But there is one literal “truth” that no good Mormon can publicly deny or even sweep under the rug (though I suspect that many have their private doubts), despite its obvious archaeological, historical, and now genetic weakness to any casual outsider: the literal and unqualified veracity of the Book of Mormon’s story of Israelites living in the Americas from around 800 BCE to 300 CE.  As all devout Mormons state every time they “bear their testimony”– “I KNOW (“know,” not “believe”) that the Book of Mormon is true.”  Literally true.  Similar to fundamentalist Christians who base their faith on the unquestionable truth of the Bible (which, ironically enough, Mormons only believe “as far as it is translated correctly,” part of being a good Mormon is a belief in the 100% truth of the entire Book of Mormon.

This is where the true strength of the Book of Mormon musical lies.  It presents “truths” that are obviously ridiculous, impossible to defend, and rolls with them.  At the end of the musical, the Ugandan villagers state, “of course we know that the stories of Joseph Smith frog-fucking are ridiculous!  What, do you think we are morons?”  It is ridiculous to believe that fucking a frog cures AIDS, just as it is ridiculous to believe that white-skinned Israelites populated the New World, or that your family’s eternal salvation rests upon dressing in silly garments and performing variations of Masonic rituals behind the closed doors of temples.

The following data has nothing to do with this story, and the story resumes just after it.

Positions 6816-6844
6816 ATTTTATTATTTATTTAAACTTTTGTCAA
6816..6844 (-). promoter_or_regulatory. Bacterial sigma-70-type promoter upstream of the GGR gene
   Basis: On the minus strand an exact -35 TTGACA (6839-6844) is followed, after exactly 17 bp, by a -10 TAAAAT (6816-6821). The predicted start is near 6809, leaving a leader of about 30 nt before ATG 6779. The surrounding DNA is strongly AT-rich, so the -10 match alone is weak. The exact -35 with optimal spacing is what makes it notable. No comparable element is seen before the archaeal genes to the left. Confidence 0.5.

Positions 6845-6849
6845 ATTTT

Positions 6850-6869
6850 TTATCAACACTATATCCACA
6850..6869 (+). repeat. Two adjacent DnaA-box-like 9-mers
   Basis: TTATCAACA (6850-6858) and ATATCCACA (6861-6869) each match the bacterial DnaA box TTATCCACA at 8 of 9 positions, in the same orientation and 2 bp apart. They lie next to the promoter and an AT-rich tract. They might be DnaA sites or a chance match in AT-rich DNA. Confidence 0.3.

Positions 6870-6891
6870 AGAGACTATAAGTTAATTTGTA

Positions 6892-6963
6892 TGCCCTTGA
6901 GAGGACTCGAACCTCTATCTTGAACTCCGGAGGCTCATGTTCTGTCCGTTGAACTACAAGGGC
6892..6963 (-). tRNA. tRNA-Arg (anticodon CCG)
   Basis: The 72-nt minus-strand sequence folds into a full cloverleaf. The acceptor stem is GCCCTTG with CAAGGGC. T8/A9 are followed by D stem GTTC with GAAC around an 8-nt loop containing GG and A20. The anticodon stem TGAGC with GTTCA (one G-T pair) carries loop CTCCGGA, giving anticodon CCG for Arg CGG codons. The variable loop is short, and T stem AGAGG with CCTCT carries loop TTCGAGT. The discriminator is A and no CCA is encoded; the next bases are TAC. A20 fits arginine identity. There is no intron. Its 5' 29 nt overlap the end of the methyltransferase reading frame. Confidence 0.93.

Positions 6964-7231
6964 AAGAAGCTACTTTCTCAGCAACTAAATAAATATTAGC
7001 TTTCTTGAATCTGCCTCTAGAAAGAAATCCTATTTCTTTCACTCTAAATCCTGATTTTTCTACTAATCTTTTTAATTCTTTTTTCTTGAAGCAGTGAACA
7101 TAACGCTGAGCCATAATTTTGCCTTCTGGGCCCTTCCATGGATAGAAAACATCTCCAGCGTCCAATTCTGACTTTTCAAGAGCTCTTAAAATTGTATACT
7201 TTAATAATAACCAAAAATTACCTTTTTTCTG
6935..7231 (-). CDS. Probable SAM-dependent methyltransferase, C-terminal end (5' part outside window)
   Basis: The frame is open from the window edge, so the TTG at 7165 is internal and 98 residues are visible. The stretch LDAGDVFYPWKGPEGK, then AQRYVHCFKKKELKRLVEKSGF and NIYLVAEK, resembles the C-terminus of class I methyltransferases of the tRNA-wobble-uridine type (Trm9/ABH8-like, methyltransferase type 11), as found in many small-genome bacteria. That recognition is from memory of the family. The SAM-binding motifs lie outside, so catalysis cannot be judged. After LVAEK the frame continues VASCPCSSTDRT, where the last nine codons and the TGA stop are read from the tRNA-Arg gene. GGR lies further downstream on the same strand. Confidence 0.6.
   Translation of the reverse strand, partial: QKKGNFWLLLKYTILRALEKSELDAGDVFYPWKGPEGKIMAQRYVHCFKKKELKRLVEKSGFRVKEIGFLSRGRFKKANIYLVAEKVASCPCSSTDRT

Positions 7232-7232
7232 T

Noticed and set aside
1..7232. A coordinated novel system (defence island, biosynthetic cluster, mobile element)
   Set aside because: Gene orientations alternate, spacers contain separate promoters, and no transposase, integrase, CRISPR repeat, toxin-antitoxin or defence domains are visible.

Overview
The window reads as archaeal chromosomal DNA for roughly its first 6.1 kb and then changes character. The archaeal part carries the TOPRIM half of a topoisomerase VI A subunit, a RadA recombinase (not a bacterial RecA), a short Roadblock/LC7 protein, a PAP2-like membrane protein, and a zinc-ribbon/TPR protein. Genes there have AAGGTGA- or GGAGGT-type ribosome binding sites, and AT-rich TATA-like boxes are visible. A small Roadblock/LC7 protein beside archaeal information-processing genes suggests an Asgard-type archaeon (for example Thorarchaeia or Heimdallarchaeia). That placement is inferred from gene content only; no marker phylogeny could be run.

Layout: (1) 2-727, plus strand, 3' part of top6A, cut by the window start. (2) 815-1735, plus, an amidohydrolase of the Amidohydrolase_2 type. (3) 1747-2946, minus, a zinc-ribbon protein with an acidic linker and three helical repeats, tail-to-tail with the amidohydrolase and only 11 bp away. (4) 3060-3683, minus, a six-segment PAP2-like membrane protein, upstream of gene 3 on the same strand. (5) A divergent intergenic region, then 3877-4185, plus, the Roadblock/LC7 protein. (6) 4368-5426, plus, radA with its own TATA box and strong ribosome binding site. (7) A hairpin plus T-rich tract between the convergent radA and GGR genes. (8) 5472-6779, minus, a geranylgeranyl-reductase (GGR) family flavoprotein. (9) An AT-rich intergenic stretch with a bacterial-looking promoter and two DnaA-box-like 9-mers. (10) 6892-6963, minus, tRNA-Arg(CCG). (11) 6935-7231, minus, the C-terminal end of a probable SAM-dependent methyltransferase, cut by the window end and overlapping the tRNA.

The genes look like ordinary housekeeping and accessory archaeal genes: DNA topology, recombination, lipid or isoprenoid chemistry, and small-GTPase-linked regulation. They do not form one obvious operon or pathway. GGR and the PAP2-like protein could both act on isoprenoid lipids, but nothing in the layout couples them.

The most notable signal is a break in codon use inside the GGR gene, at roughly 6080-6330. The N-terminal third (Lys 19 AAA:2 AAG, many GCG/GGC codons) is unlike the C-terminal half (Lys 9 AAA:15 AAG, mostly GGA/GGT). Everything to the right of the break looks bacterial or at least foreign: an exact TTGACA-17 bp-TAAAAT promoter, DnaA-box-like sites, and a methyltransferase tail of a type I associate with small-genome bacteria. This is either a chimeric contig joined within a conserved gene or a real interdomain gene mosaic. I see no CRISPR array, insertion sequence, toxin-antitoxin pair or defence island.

Yet, they have found strength in these “false” stories.  The movement from the literal to the metaphorical is even seen in the realization that they may never make it to the Promised Land of Salt Lake City (or, as the Ugandans call it, “Sal Tlay Ka Siti”).  The land of Milk and Honey in Salt Lake City is eventually seen as less an actual place, and more a state of mind, not unlike Augustine’s much earlier declaration that the City of God dwells in all of us, rather than being a specific place.

In other words, the ridiculous can be used for the greater good, and The Book of Mormon manages in this way to steer clear of attacking Mormonism for the sake of vitriol or smugness.  As Mormonism, which touts itself as one of the world’s “fastest growing religions” (this may be true for the US, but internationally, Mormon growth pales to Muslim birthrates) continues to try to become global while retaining its regional roots, it is going to have to keep dismissing, ignoring, de-emphasizing, but not disavowing or condemning many of its bizarre theological origins (Mormon beliefs about all African blood being cursed, which were finally changed as LDS missions began moving into Brazil are the most obvious example).  The greatest paradox, however, is that all religions exist to provide templates of human behavior that are seen as timeless, constant, and unchanging, but they can only stay relevant if they change, and evolve according to culture and place.

But let’s just all agree not to do this, though, ok?